How often should you visit the dentist? Once a year? Twice? Tricky question, isn’t it? Is there a specific amount of time needed between visits? The answer to this question is a resounding yes, but just like each person’s genetic makeup is unique, so are their dental needs.
Why is it important to periodically see the dentist?
Dentists and dental hygienists have the necessary knowledge to inspect your teeth and gums and spot trouble areas quickly. They use an arsenal of special tools that the average person does not have access to, and even if they did, would not know how to use them. Dental professionals use their experience in the dental field to stop tooth decay and reverse oral health issues like gum disease.
What happens during a routine visit?
The two major reasons for a routine dentist visit are to check the teeth and gums for disease and decay and to professionally clean the teeth. Couldn’t you just use your bathroom mirror to check your teeth for cavities? Why not brush for a little bit longer one day to substitute a professional cleaning? Neither are as effective as they sound.
Armed with an angled mirror and a small, metal probe, your dental hygienist will first search for plaque buildup. These unique set of tools make it easy for him or her to find problematic areas in your mouth. Plaque is a clear layer of bacteria that sticks to teeth. If it’s not removed, plaque will harden, turning into tartar. Tartar is impossible to remove with brushing and flossing, and can lead to oral diseases.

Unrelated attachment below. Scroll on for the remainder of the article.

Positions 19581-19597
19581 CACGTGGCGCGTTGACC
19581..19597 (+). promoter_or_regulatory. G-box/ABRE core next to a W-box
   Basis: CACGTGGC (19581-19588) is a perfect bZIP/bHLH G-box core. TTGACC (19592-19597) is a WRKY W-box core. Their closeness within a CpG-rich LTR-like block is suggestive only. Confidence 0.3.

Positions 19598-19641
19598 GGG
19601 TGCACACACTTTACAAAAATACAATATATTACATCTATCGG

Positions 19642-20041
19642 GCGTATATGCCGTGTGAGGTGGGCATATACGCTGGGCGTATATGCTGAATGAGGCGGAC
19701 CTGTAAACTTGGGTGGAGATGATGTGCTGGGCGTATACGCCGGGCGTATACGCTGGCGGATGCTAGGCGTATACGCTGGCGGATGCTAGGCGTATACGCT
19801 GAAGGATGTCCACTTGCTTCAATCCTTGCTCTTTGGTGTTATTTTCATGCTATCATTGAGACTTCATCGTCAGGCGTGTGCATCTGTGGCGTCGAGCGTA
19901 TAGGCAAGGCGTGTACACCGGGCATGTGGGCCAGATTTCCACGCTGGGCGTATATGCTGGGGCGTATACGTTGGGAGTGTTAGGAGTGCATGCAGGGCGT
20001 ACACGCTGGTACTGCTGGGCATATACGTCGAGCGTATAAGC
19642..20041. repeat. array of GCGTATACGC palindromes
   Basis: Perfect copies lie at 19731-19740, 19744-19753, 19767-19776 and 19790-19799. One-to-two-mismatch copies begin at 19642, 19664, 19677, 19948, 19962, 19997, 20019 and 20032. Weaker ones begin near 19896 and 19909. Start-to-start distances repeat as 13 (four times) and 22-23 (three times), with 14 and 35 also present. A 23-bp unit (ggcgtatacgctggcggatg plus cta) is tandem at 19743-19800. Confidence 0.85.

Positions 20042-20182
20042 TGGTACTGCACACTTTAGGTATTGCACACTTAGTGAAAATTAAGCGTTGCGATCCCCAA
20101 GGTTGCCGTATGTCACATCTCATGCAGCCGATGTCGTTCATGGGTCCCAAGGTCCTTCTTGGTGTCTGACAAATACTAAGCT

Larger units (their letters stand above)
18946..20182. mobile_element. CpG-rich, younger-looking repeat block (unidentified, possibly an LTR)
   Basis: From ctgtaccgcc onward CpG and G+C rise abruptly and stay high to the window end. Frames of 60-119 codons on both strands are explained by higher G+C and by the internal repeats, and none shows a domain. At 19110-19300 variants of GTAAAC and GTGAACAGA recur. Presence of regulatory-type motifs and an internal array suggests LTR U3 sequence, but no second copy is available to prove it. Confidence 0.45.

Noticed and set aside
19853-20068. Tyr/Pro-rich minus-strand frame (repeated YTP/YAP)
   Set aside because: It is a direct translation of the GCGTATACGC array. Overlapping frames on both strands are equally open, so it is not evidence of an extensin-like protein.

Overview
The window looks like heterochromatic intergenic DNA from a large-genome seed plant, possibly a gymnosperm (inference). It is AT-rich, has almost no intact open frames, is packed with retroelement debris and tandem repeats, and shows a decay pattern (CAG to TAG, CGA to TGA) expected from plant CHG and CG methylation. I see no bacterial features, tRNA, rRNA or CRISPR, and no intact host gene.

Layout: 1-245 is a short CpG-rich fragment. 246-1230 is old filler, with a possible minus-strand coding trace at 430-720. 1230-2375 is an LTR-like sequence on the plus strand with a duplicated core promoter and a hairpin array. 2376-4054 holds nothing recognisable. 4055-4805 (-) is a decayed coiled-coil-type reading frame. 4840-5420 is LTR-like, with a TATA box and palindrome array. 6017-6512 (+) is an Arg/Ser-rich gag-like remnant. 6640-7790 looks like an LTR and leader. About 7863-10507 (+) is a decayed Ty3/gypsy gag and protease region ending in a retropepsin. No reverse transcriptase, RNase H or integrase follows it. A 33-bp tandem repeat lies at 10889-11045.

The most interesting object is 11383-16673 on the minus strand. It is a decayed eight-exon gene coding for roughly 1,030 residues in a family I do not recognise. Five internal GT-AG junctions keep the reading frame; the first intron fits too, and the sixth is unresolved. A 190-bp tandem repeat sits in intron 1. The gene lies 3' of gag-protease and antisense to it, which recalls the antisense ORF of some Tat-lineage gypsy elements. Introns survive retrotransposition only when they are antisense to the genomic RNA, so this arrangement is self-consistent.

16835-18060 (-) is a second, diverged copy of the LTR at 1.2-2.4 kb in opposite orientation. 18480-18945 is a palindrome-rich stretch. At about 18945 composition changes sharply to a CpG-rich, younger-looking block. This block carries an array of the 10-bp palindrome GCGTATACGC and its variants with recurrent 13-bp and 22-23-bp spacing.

If the dental hygienist spots a cavity, they will set you up for intra-oral x-rays. X-rays are a safe way to spot “dark spots”, otherwise known as tooth decay. They also help
During a cleaning, a dental hygienist will use one of two methods to remove plaque and tartar from your teeth. The first is a scaler, which is a small metal instrument with a sharp, thin point. A scaler is an efficient tool to scrape tartar off the teeth and below the gum line. The second method is an ultrasonic vibrating device which “shakes” the plaque off the teeth. The dental hygienist will then floss your teeth and polish them with a hardened toothpaste.
How often should you really be seeing the dentist?
Our last post covered the effect your genes have in your dental life, specifically why some people can constantly eat sugary foods without ever seeing a cavity. In a way, our genes lay the foundation for how often we might be seeing a dentist. Our genetic makeup determines our enamel thickness, how much saliva we excrete, the size and shape of our jaws and mouth, as well as a number of other characteristics that play a big part in our dental health. So even though dentists typically tell us to come in every six months, it could be more or less depending on our genes. The level of attention we give to our teeth and gums also play a major role.
Ask your dentist how often you should be coming in for a routine checkup. They have all the information they need to give you an answer that fits your dental profile.